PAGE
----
The adults knew what I was signing.  They probably thought they were doing something good in my life. They also gave it to me at such a young age simply because I was too young, naive, and sheltered to understand the meaning of such a promise.  As soon as I put my name on that paper I committed myself to years of additional guilt and shame.  All the normal pieces of growing up, the flirtation, dating and discovering who I was going to be as a grown woman were all shadowed by the promise to never have sexual thoughts, desires or actions until I was properly married.

Sex isn’t wrong, it’s a part of being human

Sex is a basic biological drive.  All of us are driven to find food, shelter, safety, and to reproduce.  It is hardwired into us as creatures of this planet.  To tell a person that these urges are wrong, sinful, and shameful is simply ridiculous.  Trying to convince someone to not want sex is about as logical and useful as telling them not to want food and water.

Most every person on the planet has an interest in sex and most of the adults have it on a regular basis.  To pretend that our teen children are somehow exempt from this basic drive, and expect them to ignore it in the name of God is cruel.  You can’t ignore your body when it is hungry and cold, you also cannot ignore your body when it has a desire for sex.  To destroy sexuality is to destroy something fundamental about who we are as humans.

Many adults slap a childs’ hands when they dare to touch their own genitals.   I was taught that bodies were created by God, beautiful and perfect, in his own image.  Except for that part between my legs, that part is dirty, and disgusting and sinful and never touch it.  No one had to explicitly tell me this, it was inferred through conversations about women, and as a girl becoming a woman, I listened.

A penis is called a penis, a vulva is “down there”

As women, the name of our genitals is almost never even spoken except in euphemism and whispers.   The vulva is the Voldemort of a women’s body, the she-that-shall-not-be-named, or seen, touched, or explored.  Male sexuality is discussed in mainstream culture as a given. Masturbation is a common comedic joke in many forms of film and media.  Female sexuality has two options, virgin or whore, with nothing in between, and we had better choose the virgin.

When I was old enough to know a bit more, I discovered that I, as a daughter of Eve was responsible for all the sin in the world and that painful childbirth is my reminder of the damnation I, as a woman,  have brought into the world and unto men.  My periods,  make me even more unclean and dirty, adding another layer of shame that emanates from the space between my legs.

I could watch television on any day and a commercial for a feminine hygiene product would tell me my body was always in need of additional freshness and a clean feeling.  I never wanted anyone to know I had my period, even other girls.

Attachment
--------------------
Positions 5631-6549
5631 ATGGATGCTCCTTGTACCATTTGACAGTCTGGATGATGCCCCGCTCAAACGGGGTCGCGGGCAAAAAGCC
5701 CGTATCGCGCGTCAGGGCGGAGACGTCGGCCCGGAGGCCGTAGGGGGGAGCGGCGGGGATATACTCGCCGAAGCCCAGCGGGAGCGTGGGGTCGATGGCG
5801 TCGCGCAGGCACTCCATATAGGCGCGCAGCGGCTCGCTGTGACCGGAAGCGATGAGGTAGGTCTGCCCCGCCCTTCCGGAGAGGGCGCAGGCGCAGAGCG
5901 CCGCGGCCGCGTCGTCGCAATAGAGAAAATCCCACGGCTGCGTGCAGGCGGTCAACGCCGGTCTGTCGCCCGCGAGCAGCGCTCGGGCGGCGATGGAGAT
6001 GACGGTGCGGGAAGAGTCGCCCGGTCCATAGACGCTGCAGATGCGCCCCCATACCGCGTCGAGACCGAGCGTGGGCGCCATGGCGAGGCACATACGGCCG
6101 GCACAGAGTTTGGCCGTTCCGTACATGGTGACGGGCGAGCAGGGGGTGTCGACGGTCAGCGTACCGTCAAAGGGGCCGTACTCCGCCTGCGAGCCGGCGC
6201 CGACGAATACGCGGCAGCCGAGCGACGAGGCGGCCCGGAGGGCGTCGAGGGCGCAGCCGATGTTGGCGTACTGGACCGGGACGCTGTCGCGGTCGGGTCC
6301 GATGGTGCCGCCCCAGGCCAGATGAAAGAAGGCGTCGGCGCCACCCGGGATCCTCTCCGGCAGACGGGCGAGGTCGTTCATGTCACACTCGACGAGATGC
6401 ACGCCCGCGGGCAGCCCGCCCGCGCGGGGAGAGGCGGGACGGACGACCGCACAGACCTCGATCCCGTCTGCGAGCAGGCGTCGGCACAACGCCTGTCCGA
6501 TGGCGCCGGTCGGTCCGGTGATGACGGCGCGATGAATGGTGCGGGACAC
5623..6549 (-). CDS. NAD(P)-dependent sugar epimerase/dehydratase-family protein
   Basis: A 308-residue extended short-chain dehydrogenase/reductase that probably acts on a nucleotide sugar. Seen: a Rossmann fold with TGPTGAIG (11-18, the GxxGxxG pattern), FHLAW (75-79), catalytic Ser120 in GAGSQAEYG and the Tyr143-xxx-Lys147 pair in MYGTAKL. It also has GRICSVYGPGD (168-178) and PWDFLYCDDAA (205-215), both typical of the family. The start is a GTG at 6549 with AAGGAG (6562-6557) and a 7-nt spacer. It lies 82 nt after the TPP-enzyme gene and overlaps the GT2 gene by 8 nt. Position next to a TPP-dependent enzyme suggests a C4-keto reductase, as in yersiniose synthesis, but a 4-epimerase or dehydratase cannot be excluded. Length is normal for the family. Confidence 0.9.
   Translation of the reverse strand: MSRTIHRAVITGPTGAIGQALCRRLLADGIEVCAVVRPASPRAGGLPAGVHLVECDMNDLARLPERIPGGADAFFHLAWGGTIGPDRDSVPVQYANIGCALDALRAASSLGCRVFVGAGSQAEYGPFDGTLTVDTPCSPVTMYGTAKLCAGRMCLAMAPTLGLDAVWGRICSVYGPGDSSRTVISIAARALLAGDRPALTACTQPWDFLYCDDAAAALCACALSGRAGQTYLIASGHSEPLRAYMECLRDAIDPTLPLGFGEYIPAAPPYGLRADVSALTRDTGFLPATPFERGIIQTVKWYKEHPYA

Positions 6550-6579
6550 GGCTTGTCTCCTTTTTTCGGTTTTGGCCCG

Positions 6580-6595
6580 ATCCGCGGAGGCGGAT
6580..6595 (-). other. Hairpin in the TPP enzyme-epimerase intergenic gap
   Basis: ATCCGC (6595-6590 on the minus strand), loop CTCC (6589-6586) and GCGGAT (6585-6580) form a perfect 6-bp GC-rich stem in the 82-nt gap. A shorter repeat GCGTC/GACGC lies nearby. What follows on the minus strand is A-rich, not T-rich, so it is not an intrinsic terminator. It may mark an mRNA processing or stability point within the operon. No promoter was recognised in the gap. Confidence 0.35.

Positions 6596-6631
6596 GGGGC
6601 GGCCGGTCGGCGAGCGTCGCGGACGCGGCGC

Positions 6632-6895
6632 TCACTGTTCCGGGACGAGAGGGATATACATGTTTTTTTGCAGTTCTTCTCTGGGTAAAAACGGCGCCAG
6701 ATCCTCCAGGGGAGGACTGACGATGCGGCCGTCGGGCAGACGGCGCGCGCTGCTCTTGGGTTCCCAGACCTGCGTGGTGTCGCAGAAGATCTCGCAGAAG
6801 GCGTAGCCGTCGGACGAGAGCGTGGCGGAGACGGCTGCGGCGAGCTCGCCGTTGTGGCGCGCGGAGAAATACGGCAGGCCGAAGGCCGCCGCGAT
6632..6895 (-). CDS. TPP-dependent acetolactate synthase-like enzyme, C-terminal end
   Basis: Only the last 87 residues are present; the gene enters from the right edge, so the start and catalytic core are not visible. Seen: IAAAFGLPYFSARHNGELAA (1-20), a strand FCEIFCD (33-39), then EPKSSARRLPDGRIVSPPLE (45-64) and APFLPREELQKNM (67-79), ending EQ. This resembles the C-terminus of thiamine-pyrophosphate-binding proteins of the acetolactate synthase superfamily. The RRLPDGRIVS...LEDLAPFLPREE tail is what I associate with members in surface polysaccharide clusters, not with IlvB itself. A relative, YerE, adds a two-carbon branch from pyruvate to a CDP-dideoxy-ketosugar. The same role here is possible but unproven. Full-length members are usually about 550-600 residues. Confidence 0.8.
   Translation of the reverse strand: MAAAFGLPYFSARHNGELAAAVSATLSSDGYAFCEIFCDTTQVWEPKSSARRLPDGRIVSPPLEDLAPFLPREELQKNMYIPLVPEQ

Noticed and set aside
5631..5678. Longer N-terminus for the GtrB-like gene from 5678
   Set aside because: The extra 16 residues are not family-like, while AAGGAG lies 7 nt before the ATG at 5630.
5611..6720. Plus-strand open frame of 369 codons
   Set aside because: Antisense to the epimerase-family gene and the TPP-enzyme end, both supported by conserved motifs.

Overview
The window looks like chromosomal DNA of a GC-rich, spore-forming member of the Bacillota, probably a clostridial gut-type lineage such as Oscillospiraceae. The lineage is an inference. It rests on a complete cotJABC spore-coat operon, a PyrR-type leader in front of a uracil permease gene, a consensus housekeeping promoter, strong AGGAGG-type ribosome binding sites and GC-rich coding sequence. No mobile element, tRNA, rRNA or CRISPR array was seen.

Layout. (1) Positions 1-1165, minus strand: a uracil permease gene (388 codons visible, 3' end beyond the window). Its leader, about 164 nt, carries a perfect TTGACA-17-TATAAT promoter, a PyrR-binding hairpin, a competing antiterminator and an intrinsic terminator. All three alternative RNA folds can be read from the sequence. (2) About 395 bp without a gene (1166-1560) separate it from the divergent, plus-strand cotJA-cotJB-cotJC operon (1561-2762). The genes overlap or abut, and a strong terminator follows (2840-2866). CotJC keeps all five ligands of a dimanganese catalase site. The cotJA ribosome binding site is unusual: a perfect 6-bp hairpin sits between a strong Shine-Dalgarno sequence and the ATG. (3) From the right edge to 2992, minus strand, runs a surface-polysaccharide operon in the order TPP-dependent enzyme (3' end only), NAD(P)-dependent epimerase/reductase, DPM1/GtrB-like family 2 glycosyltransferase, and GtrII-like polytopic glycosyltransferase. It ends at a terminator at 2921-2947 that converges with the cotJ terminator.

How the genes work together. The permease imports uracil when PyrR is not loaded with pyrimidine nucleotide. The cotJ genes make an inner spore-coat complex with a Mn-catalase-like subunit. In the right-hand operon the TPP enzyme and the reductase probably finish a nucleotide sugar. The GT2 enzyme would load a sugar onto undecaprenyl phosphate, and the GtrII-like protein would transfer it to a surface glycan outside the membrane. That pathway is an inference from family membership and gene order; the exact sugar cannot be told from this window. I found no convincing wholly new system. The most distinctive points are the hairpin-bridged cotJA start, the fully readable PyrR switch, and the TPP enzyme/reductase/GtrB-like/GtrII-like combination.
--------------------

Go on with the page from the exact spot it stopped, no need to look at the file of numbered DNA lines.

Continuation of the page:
I also learned how my body further creates sin in the minds of men.  I was told in many different ways that it was my job, as a women, to not tempt men with my clothing, actions or words.  Men they said, are no more than walking sex crazed maniacs, a veritable penis with legs who cannot be held responsible for their actions if I was perceived to be dressing or acting too provocatively.

If I did get touched/assaulted/raped, I would likely have asked for it, and would be partly responsible.  I spent years in fear of men’s eyes on me, aware that I was constantly in danger, striving to be as unattractive as possible so that I would be seen as a thinking person and more than a sexual object. I had conflicting desires to be a sexual person, to be pretty and attractive but the lack of autonomy made me hate my body for making me weak, vulnerable, and afraid.

Becoming fully sexual seems impossible

Purity ring via Bible Knowledge Bookstore used unchanged in accordance with Creative Commons 3.0 license.

My virgin sexuality became the most important aspect of my image, or at the very least being able to portray myself as a virgin, even if it was a lie.  The inability to keep my pre-teen contract as an adult woman created a double self. A secret, unacknowledged sexuality shrouded in shame and denial, and the external false purity constantly in need of prayer and grace.    I showed the world a woman that was  pretty but not sexy, smart yet accommodating,  until I was so far into the act of upholding expectation, that I had no idea who I actually was.  My one hope was resting on the promise that my imposed asexual child-state was temporary and that one day I could  float into adult sexual bliss within the confines of a marriage bed.  Except it didn’t work that way.